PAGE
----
North American Guqin Association

The First Online Guqin Gathering Report

The first Internet-based guqin gathering was held by the North American Guqin Association on February 16th, 2002, 4:00pm to 6:00pm Pacific Standard Time (00:00 to 2:00 am GMT on February 17th, 2002).

Thirty-two people from USA, China, Hong Kong, Taiwan, Belgium, England, Korea, Canada and Japan signed up for the event. Due to technical problems, only ten people were able to log into the event and in the end only seven people were able to communicate. Five pieces were played during the gathering. Prof. Li Xiangting attended the gathering.

Qin aficionados are few and far between, and the Internet provides an excellent medium for bringing us closer together. This event has shown that it is indeed possible to meet qin enthusiasts anywhere in the world, play qin, and exchange information over the Internet. We would like to share our experience with everyone who is interested in our event, in guqin music and in experimental Internet music gatherings.

Of the various web conferencing software packages available, we decided to use Yahoo Messenger, because it is free and relatively straightforward to set up. The procedure we used was:

1. In order to join the qin gathering, each attendee needed to download Yahoo Messenger from http://messenger.yahoo.com/, set up their Yahoo identity (i.e. a screen name and password) and email their screen name to us.
2. We put this information onto our group list. Since this was an experiment for NAGA members, attendees not already on our mailing list had to join by filling out the online form at http://www.chineseculture.net/guqin/joinus.html.
3. We created a private chat room called Onlineguqingathering on the day of the event. The event host Wang Fei sent an invitation to everyone on the group list. People who were on the group list and logged into Yahoo Messenger were able to attend the event by joining the chat room.
4. Each attendee needed to plug a microphone into their computer's sound card in order to speak and play, but those who didn't have one could still type.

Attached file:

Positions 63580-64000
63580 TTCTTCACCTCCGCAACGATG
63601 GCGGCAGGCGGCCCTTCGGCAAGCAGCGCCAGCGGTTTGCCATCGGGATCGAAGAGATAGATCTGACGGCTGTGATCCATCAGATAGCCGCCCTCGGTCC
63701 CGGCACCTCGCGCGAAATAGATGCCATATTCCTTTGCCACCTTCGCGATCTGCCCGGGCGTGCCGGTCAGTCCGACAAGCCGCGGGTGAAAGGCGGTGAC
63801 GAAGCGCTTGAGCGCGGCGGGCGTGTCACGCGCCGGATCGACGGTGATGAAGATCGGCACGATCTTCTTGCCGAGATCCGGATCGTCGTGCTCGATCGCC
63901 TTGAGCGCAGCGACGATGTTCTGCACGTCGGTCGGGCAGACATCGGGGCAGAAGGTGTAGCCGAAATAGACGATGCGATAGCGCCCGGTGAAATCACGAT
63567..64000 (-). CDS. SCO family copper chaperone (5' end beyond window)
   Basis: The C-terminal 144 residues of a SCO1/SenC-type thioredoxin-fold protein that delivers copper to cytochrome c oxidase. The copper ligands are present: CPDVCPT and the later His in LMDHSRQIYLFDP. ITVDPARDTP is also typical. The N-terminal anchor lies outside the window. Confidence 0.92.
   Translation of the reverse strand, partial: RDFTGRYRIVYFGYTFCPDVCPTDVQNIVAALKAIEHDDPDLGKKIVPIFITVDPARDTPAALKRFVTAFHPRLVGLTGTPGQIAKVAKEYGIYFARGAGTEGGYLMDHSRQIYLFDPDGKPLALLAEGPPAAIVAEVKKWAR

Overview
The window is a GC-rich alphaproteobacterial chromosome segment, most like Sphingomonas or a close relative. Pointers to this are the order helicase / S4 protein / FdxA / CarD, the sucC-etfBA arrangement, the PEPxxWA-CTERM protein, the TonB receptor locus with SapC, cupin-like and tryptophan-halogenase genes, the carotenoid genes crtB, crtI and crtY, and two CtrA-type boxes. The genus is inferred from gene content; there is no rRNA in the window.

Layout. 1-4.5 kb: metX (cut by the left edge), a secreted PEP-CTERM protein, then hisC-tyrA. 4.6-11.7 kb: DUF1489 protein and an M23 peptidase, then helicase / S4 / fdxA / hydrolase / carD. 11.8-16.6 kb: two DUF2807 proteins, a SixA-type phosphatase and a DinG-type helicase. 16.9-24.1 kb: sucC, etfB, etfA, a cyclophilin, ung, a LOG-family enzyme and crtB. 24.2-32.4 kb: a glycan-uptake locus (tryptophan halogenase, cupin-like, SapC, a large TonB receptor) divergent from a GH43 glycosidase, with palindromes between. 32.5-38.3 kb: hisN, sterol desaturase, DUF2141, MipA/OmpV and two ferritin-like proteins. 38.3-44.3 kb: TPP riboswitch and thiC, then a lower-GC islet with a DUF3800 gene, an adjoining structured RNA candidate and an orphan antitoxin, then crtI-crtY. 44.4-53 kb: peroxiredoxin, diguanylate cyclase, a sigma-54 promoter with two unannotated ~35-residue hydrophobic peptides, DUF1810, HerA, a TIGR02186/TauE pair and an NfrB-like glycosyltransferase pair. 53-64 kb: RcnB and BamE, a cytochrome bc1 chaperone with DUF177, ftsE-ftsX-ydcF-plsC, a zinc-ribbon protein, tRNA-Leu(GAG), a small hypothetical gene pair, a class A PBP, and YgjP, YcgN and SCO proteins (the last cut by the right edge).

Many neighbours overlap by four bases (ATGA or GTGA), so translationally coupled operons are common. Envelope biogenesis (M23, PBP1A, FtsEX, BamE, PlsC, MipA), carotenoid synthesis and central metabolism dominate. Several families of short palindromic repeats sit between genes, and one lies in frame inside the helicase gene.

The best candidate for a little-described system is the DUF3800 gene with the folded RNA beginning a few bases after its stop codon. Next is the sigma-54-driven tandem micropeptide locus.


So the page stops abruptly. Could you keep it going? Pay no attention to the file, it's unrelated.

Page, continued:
5. When people played the qin, they put their microphone under one of the sound holes of their instrument. We could then hear it clearly, including even subtle slides.
We introduced ourselves to each other by our real names (as opposed to our screen names), our location and our experience with the qin, talked a little, then started playing music.

Program:
*Wang Fei (California, USA): Guan Shan Yue
*Li Xiangting (California, USA): Oulu Wang Ji
*Julian Joseph (Wiltshire, England): Tian Lai
*Jim Binkley (Oregon, USA): Xiang Jiang Yuan
*Wang Fei (qin), Li Xiangting (xiao) (duet): Jiu Kuang

Limitations and suggestions:
1. Since Yahoo messenger is free software, voice communication sometimes dropped out during periods of high network traffic.
2. People whose ISP providers used a firewall were not able to successfully get into the event.
3. Attendees need to gain familiarity with the software before the event. We spent more than an hour trying to help people to get in, speak and listen.
4. We should write detailed instructions on how to use the software before the next event.


Acknowledgements:
We would like to thank everyone who has been interested in this event and given their support, especially the following (in alphabetical order of surname):

Professor Fred Lieberman
Dr. George Shen
MadameTsar Teh-yun (recognized as a pre-eminent qin master and at 96 years old the oldest surviving qin performer)
Professor Bell Yung
Members of the De Yin Qin Society of Hong Kong

We plan to hold more online qin gatherings in the future. If anyone is interested, please join our NAGA mailing list at http://www.chineseculture.net/guqin/joinus.html and email us your Yahoo screen name. We will invite you to the next event.


Julian Joseph
Wang Fei

North American Guqin Association


 


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